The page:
No slowing down for property prices, data suggests

by Julia Corderoy16 Sep 2014
New data suggests property prices might increase further before they come down. An RP Data report commissioned by Aussie shows more than two in five houses and units sell over the advertised price in capital cities.

The report found than in the 12 months to June 2014, 43.6% of houses and 46% of apartments in Australian capital cities sold for more than their initial advertised price.

Properties in other city and country areas also exceeded price expectations, with 32.8% of houses and 37.2% of units selling for more than their listed price.

Sydney and Melbourne were the not surprisingly the best performing cities. The data revealed that 59.4% of houses and 63.6% of units in Sydney had very happy sellers, followed by Melbourne at 50.4% and 45.4%.

Aussie executive chairman John Symond says the report shows “strong momentum” in capital city markets.

“Although value growth has been relatively weak to date in Brisbane, Adelaide and Hobart, these three cities have recorded the largest year-on-year jump in sales, which could be a pre-cursor to a greater pick-up in value growth as demand for housing rises. The new report also shows that city markets are much stronger than regional areas. For those looking for capital growth, the theme clearly indicates that capital cities are the places to invest, while regional areas are more about lifestyle than returns,” he said.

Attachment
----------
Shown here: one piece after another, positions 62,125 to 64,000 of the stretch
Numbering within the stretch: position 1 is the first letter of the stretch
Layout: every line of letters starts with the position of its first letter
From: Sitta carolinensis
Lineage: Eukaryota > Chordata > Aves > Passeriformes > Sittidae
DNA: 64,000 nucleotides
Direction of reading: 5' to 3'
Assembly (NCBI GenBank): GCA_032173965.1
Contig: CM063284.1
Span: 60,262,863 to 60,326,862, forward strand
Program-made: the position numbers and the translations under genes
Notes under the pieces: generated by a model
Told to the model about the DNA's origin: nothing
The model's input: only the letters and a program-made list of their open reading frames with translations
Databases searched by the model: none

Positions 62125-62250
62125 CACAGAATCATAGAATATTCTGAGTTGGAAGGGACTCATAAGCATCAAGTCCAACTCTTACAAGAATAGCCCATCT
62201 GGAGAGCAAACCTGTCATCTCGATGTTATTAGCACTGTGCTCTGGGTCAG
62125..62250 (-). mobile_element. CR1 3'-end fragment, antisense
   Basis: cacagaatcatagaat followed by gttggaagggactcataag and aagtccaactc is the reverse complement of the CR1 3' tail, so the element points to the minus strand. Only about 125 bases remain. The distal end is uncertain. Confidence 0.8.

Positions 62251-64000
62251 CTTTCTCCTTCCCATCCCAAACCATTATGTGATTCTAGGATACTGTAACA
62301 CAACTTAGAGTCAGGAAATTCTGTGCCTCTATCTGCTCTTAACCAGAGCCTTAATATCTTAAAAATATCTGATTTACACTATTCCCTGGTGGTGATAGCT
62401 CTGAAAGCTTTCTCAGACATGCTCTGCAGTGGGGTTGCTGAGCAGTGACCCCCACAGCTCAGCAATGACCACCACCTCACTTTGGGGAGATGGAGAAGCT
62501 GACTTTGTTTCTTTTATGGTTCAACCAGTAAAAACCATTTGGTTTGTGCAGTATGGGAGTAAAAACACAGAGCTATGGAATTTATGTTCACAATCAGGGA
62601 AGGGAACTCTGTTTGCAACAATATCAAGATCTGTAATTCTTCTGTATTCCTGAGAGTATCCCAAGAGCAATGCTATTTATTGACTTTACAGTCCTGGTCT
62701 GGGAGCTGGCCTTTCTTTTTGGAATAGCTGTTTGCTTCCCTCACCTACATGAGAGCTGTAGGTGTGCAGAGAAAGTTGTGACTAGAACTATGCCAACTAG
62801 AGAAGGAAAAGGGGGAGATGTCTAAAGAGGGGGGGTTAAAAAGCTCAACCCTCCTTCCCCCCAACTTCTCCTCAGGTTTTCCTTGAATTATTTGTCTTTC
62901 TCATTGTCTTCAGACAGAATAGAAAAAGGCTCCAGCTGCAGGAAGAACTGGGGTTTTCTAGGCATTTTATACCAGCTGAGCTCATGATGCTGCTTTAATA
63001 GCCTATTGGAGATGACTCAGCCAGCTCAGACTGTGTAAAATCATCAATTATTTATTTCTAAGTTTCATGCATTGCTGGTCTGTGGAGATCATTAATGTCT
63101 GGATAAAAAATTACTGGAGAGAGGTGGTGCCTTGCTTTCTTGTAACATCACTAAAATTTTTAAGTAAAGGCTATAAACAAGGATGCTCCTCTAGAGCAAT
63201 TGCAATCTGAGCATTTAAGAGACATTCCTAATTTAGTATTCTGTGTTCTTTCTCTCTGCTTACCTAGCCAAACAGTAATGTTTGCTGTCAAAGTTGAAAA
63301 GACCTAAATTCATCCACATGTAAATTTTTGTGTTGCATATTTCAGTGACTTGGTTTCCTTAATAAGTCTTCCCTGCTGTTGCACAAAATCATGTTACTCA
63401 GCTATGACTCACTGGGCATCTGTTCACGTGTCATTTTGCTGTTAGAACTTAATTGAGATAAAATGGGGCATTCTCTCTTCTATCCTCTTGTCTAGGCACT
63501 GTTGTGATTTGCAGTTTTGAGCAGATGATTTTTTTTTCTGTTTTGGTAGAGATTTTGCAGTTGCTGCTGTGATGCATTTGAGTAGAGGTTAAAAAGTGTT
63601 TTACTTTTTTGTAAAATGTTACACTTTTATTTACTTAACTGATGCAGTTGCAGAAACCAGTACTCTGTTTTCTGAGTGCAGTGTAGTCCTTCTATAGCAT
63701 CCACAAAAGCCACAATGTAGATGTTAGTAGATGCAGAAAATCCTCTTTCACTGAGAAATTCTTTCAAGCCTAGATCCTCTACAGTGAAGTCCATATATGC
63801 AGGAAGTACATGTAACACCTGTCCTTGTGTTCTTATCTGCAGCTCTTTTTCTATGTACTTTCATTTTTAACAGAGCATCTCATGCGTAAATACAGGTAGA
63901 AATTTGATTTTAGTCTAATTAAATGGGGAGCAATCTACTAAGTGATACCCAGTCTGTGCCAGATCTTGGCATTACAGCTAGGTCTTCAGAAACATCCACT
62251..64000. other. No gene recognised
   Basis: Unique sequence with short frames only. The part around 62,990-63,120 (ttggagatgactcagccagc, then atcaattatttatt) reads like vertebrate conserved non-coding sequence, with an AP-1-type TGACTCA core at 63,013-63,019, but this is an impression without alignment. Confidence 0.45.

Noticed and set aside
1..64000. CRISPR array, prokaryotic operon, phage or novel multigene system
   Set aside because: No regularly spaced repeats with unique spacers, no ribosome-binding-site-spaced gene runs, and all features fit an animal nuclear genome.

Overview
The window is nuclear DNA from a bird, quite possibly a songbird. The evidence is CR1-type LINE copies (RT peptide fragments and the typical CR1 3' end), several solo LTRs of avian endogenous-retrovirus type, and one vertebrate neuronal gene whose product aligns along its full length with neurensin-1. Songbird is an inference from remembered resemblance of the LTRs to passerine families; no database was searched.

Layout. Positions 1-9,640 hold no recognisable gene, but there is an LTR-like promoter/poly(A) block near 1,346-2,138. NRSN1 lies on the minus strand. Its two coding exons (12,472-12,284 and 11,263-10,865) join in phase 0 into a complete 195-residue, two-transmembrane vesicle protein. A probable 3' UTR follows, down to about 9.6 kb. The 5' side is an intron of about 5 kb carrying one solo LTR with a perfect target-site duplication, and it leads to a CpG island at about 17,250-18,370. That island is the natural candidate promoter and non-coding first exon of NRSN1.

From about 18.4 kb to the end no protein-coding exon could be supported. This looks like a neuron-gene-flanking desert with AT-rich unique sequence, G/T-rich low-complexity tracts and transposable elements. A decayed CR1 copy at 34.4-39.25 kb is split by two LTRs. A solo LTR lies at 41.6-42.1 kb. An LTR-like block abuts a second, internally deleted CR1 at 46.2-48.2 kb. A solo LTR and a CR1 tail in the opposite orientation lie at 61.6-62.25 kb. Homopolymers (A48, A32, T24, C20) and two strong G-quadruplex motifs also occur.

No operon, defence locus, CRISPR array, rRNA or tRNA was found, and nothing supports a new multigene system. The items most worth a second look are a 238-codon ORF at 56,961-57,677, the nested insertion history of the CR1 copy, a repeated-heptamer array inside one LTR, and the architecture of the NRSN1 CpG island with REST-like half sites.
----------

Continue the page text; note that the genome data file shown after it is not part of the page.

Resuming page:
The report also showed that only 3.8% of houses and 4.7% of apartments sold at the list price. Symond says that borrowers can use this to their advantage in negotiations.

“It’s very surprising to note how few homes sell at list price, but it’s positive that there’s still an opportunity for savvy home buyers to negotiate down in some areas. Sellers and buyers should take list prices with a grain of salt as the results are working out to be quite different from original expectations,” he said.

Last week, Reserve Bank board member John Edwards forecast that house prices will start to drop. According to Edwards, housing credit growth, high amounts of household debt and weak income growth would eventually cool the property market.